The Cyrillic characters, reading from top to bottom, spell out LEF – which is the title of the magazine of the “Left Front of the Arts” published in post-revolutionary Russia until the Stalin repression.
In modern France, “LEF" is seen everywhere on official buildings as the initial letters of “Liberté, Egalité, Fraternité” – the "Liberty, Equality and Brotherhood” that were the founding principles of the French revolution.
The running silhouette woman is therefore escaping from the masculinist principle of brotherhood to represent the “femme en movement” – she’s the metonymic (“metonymy” in classical rhetoric = “the part stands for the whole”) representative of “Les Femmes en Mouvement”, which is the French equivalent of the Anglo-Saxon “Women’s Liberation Movement”.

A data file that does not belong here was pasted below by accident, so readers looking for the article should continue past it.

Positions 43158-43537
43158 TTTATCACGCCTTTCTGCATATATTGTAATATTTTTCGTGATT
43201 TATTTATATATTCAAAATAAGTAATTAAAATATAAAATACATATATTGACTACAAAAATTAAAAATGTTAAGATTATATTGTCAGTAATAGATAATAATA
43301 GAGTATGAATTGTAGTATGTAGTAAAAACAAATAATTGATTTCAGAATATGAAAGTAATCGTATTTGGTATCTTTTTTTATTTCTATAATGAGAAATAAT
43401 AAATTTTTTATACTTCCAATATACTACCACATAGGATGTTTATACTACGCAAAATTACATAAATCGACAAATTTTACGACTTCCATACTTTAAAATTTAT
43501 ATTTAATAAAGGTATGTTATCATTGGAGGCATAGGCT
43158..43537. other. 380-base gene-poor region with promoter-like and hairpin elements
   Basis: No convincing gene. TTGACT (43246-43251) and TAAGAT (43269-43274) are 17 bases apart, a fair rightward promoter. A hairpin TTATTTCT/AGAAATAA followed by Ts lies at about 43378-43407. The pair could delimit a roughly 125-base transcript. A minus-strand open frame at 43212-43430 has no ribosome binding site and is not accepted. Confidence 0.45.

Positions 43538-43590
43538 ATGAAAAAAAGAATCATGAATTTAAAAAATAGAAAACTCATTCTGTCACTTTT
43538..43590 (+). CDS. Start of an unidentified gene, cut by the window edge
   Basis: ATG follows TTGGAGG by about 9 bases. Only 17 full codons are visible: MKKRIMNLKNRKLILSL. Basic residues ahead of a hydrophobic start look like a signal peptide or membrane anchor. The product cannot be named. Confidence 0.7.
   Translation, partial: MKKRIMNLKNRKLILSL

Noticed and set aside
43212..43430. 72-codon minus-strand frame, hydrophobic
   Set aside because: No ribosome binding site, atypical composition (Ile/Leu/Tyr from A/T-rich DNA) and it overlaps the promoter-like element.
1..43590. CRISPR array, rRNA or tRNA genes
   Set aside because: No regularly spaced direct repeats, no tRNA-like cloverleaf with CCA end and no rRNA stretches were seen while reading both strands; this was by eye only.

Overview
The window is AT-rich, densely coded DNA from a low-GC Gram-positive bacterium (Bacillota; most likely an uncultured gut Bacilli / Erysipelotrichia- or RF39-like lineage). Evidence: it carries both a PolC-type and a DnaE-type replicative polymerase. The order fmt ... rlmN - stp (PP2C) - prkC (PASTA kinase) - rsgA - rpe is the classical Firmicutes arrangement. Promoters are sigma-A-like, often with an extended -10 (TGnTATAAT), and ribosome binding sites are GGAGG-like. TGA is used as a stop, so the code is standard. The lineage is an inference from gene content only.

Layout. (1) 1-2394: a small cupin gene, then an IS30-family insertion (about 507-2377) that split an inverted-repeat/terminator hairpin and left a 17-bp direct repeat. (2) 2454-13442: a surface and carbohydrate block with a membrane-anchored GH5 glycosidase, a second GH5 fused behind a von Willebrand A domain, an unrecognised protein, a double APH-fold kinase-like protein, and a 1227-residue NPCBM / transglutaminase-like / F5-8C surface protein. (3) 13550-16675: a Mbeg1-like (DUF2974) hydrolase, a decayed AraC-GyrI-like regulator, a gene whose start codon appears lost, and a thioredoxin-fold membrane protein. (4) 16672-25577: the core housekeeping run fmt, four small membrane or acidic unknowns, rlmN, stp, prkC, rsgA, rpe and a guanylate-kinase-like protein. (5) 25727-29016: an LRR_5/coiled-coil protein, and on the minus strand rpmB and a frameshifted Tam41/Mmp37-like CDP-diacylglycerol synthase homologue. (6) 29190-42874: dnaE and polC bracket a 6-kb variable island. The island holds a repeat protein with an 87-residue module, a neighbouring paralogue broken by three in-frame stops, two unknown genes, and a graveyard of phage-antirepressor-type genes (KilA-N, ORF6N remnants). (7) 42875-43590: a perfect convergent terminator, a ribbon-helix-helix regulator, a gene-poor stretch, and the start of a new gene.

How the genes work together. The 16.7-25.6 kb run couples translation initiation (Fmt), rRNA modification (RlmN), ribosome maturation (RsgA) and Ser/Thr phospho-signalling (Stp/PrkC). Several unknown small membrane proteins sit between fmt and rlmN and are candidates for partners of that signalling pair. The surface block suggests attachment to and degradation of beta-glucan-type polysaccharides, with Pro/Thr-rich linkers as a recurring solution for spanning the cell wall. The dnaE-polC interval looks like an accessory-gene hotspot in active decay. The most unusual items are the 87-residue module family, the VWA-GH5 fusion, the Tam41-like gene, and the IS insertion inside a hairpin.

’68 refers to the May 1968 revolutionary movement of students and workers in France, and ’89 to the the historic French revolution of 1789.
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